Lee Rigby's family criticises Apple policy
The family of Fusilier Lee Rigby, who was murdered by extremists in 2013, has criticised Apple for opposing a court order.
On Wednesday, Apple said modifying its software to help the FBI access data on San Bernardino gunman Syed Rizwan Farook's device would be "dangerous".
Mr Rigby's uncle Ray McClure said the company was "protecting a murderer's privacy at the cost of public safety".
But a number of tech leaders and privacy advocates have backed Apple.
They include Google's chief executive Sundar Pichai who tweeted that requiring companies to enable the hacking of their customer devices "could be a troubling precedent".
Whatsapp's founder Jan Koum added that he admired Apple's chief executive Tim Cook, and added: "Today our freedom and our liberty is at stake."
Mr McClure, who contacted the BBC after reading Apple's statement, said he thought Apple's approach was "short-sighted".
In December, Syed Rizwan Farook and his wife Tashfeen Malik were shot after killing 14 people in California.
US officials said Malik pledged allegiance to the so-called Islamic State in a social media post on the day of the shooting.
Apple had been ordered to help the FBI circumvent security software on Farook's iPhone, which the FBI said contained crucial information.
But the company said it would oppose the court order because it "set a dangerous precedent".
"Valuable evidence is on that smartphone and Apple is denying the FBI access to that information," Mr McClure told the BBC.
"If a court issued a warrant in the UK or United States to search somebody's house, you wouldn't stop them, you would allow them in - why should a smartphone be any different?
"If Mr Cook has no sympathy for terrorists, why is he stopping the FBI accessing those phone records?"
Apple has not indicated whether fulfilling the court order would be physically possible.
In an open letter on Wednesday, Tim Cook said Apple did cooperate with law enforcement.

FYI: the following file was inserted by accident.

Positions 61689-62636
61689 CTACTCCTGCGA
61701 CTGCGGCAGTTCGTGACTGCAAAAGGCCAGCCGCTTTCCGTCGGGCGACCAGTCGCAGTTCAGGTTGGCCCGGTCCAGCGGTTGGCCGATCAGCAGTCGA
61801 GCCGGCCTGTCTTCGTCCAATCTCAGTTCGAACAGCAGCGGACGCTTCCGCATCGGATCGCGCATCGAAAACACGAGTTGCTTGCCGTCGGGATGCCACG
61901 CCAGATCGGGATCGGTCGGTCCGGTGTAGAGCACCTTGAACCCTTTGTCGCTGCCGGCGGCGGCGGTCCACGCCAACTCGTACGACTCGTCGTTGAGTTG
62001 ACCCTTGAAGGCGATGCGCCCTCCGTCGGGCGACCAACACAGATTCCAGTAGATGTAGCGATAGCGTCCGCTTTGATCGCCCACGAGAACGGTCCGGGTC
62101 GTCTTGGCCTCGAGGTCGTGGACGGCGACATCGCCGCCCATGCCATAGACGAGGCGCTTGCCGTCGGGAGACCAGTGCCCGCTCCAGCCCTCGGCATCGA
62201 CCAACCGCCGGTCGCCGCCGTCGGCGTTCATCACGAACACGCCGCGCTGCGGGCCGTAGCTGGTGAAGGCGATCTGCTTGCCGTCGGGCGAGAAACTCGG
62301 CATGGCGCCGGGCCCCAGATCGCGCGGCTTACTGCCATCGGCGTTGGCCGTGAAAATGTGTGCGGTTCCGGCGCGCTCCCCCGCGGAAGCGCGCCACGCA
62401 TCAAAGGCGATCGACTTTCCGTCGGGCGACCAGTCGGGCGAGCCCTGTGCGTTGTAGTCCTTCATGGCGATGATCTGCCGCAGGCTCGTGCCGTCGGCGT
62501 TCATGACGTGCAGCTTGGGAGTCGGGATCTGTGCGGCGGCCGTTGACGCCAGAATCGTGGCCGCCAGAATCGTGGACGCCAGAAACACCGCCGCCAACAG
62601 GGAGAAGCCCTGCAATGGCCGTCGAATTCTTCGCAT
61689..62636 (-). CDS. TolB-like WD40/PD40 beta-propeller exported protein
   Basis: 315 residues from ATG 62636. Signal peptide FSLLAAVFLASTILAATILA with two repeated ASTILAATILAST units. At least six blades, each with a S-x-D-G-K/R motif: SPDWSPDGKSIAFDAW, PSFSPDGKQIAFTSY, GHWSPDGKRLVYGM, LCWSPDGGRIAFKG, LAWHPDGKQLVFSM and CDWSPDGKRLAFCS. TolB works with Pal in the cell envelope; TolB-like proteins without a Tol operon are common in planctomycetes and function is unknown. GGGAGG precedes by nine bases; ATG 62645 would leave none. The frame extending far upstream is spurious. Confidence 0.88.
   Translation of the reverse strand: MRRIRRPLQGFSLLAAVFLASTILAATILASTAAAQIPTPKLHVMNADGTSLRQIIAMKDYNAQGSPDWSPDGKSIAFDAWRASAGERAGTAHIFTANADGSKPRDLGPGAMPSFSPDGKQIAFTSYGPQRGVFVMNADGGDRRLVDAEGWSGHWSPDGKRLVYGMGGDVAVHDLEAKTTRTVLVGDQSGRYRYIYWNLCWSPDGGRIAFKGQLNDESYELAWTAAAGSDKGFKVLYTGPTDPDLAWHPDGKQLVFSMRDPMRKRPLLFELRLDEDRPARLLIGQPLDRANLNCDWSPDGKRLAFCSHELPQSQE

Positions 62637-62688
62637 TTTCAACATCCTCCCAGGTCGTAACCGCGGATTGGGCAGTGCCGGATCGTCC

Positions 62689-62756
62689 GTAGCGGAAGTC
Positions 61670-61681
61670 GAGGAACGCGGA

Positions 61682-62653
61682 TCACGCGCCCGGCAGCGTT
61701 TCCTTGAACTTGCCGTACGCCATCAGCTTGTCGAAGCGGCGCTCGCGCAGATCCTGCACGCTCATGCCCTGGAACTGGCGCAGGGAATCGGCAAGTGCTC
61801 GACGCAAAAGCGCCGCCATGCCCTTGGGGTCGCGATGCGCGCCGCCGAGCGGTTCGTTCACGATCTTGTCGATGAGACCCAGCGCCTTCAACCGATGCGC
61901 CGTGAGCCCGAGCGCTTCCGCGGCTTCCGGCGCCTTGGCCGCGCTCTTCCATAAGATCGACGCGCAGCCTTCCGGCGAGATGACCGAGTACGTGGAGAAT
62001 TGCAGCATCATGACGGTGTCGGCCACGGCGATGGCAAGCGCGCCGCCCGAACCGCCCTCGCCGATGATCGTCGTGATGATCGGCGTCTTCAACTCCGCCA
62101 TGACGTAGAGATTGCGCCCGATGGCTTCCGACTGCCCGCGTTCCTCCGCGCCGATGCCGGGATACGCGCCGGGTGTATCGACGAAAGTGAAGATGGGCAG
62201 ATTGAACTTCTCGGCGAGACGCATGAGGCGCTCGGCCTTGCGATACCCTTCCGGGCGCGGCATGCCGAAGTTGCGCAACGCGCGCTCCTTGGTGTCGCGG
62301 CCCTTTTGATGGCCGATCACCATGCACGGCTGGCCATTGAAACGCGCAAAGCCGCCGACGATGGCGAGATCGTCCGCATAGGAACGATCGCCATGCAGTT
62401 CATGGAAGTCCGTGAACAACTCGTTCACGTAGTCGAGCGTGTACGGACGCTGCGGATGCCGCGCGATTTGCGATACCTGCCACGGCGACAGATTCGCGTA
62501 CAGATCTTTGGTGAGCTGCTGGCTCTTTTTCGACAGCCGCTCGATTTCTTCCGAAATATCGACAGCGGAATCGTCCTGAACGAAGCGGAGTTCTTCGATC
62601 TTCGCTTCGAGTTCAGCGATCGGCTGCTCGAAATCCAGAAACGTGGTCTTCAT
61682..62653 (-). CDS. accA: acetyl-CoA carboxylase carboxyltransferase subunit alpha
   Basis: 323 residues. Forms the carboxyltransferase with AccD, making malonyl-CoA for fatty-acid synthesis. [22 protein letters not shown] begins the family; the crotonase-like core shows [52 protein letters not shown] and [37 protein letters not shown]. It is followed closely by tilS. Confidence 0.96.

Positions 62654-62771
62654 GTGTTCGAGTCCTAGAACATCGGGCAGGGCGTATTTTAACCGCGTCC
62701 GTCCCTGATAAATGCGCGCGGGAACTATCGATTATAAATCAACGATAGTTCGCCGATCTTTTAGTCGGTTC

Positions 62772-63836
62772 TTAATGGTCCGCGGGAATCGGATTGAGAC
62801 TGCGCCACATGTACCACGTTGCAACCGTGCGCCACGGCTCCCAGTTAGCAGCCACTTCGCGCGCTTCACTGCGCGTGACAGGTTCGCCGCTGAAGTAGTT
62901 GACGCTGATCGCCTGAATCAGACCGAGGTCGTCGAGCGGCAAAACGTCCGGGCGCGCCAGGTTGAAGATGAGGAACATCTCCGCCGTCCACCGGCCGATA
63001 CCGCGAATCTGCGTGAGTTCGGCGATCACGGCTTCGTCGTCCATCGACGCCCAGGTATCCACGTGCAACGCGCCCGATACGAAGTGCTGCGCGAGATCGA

"When the FBI has requested data that's in our possession, we have provided it," he wrote.
"We have also made Apple engineers available to advise the FBI... we have worked hard to support the government's efforts to solve this horrible crime. We have no sympathy for terrorists."
The company said it would oppose the court order because it would create a "backdoor" in the security of its operating system.
"In the wrong hands, this software — which does not exist today — would have the potential to unlock any iPhone in someone's physical possession," the company said.
But Mr McClure said companies were forgetting about the victims of crime, and the families of those killed.
"I would hate to see on the streets of London another murder like happened to Lee Rigby, I'd hate to see another attack like happened in Paris," he said.
"How many victims of crime are not getting justice because of Apple's stance?"
However, privacy advocates have backed Apple's position.
"The FBI's request, which would in practice require Apple to rewrite its operating system to weaken security protections, would set a very dangerous precedent," said Sherif Elsayed-Ali from Amnesty International.
"Such backdoors undermine everyone's security and threaten our right to privacy.
"This isn't an issue about reading a known terrorist's texts - it's about how the functionality could be abused in other ways."
Greg Nojeim from the Centre for Democracy and Technology agreed: "If the order stands, Apple and other technology companies could be ordered to build backdoors - essentially defects - into other devices, rendering them insecure and vulnerable to attack by law enforcement and by others as well."
In its statement, Apple said: "The government is asking Apple to hack our own users and undermine decades of security advancements that protect our customers.
"We can find no precedent for an American company being forced to expose its customers to a greater risk of attack."
Mr McClure said he appreciated the value of encryption but that some companies had taken things too far.
"I'm not saying take encryption off the iPhone, but there has to be a balance," he told the BBC.
"Where there is a legally obtained warrant for information we should be helping the authorities get that information.
"That can also clear an innocent person too, it works both ways."